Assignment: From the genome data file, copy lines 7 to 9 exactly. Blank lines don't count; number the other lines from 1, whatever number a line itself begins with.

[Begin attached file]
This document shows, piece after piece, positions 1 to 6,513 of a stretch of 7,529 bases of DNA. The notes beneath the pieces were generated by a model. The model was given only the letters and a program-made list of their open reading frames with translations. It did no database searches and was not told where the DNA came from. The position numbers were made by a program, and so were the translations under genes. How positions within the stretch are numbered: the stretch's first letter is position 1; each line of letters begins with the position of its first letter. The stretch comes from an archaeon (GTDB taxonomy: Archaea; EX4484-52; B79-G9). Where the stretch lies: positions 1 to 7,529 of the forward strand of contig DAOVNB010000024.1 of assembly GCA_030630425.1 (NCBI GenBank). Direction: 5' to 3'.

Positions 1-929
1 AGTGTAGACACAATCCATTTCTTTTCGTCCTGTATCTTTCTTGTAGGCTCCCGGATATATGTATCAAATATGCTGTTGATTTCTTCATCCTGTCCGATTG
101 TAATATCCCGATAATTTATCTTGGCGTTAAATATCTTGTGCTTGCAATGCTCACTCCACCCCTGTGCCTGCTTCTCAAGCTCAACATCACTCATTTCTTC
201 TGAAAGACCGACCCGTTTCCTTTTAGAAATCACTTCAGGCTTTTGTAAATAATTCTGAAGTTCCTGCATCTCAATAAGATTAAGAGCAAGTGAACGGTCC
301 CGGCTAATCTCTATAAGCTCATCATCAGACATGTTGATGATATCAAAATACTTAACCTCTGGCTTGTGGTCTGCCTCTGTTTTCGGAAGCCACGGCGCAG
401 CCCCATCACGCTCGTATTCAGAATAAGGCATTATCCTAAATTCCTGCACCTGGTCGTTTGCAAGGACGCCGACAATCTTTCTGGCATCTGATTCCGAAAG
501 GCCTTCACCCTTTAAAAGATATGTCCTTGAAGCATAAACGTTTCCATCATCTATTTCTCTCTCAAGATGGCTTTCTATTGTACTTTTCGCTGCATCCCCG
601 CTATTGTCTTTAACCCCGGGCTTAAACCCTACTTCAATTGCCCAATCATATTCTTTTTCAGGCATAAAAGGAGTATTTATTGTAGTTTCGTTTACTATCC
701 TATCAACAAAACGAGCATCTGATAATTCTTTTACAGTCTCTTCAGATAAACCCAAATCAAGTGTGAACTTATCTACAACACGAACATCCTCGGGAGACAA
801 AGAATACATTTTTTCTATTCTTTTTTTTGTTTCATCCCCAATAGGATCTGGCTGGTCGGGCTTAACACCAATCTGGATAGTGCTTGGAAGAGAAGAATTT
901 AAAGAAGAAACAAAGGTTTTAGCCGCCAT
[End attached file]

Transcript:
401 CCCCATCACGCTCGTATTCAGAATAAGGCATTATCCTAAATTCCTGCACCTGGTCGTTTGCAAGGACGCCGACAATCTTTCTGGCATCTGATTCCGAAAG
501 GCCTTCACCCTTTAAAAGATATGTCCTTGAAGCATAAACGTTTCCATCATCTATTTCTCTCTCAAGATGGCTTTCTATTGTACTTTTCGCTGCATCCCCG
601 CTATTGTCTTTAACCCCGGGCTTAAACCCTACTTCAATTGCCCAATCATATTCTTTTTCAGGCATAAAAGGAGTATTTATTGTAGTTTCGTTTACTATCC